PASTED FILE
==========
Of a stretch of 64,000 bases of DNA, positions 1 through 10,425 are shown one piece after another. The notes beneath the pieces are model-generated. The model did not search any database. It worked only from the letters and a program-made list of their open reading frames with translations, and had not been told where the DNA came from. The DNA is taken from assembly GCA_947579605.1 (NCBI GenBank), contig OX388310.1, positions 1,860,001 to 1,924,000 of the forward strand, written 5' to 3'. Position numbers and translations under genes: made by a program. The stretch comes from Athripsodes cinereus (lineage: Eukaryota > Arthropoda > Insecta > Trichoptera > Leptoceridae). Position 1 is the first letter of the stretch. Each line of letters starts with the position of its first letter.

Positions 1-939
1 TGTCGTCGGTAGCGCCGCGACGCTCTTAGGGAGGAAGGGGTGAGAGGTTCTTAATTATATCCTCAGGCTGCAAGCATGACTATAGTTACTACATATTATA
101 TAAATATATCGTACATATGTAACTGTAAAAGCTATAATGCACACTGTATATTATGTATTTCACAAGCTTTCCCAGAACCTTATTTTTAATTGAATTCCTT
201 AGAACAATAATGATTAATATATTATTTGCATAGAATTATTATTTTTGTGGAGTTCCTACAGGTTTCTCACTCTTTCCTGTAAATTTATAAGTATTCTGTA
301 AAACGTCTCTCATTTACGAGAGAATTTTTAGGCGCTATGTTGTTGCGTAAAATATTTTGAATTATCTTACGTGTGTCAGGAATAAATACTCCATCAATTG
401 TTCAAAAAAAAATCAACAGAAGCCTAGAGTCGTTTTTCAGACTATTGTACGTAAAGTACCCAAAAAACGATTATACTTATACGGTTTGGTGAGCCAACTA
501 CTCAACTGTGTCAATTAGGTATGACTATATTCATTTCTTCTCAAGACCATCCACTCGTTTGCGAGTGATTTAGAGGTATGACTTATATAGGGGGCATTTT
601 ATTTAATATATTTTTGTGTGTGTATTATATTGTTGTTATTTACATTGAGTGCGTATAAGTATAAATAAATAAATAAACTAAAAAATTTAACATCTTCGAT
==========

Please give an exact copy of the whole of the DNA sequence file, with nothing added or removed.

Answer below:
Of a stretch of 64,000 bases of DNA, positions 1 through 10,425 are shown one piece after another. The notes beneath the pieces are model-generated. The model did not search any database. It worked only from the letters and a program-made list of their open reading frames with translations, and had not been told where the DNA came from. The DNA is taken from assembly GCA_947579605.1 (NCBI GenBank), contig OX388310.1, positions 1,860,001 to 1,924,000 of the forward strand, written 5' to 3'. Position numbers and translations under genes: made by a program. The stretch comes from Athripsodes cinereus (lineage: Eukaryota > Arthropoda > Insecta > Trichoptera > Leptoceridae). Position 1 is the first letter of the stretch. Each line of letters starts with the position of its first letter.

Positions 1-939
1 TGTCGTCGGTAGCGCCGCGACGCTCTTAGGGAGGAAGGGGTGAGAGGTTCTTAATTATATCCTCAGGCTGCAAGCATGACTATAGTTACTACATATTATA
101 TAAATATATCGTACATATGTAACTGTAAAAGCTATAATGCACACTGTATATTATGTATTTCACAAGCTTTCCCAGAACCTTATTTTTAATTGAATTCCTT
201 AGAACAATAATGATTAATATATTATTTGCATAGAATTATTATTTTTGTGGAGTTCCTACAGGTTTCTCACTCTTTCCTGTAAATTTATAAGTATTCTGTA
301 AAACGTCTCTCATTTACGAGAGAATTTTTAGGCGCTATGTTGTTGCGTAAAATATTTTGAATTATCTTACGTGTGTCAGGAATAAATACTCCATCAATTG
401 TTCAAAAAAAAATCAACAGAAGCCTAGAGTCGTTTTTCAGACTATTGTACGTAAAGTACCCAAAAAACGATTATACTTATACGGTTTGGTGAGCCAACTA
501 CTCAACTGTGTCAATTAGGTATGACTATATTCATTTCTTCTCAAGACCATCCACTCGTTTGCGAGTGATTTAGAGGTATGACTTATATAGGGGGCATTTT
601 ATTTAATATATTTTTGTGTGTGTATTATATTGTTGTTATTTACATTGAGTGCGTATAAGTATAAATAAATAAATAAACTAAAAAATTTAACATCTTCGAT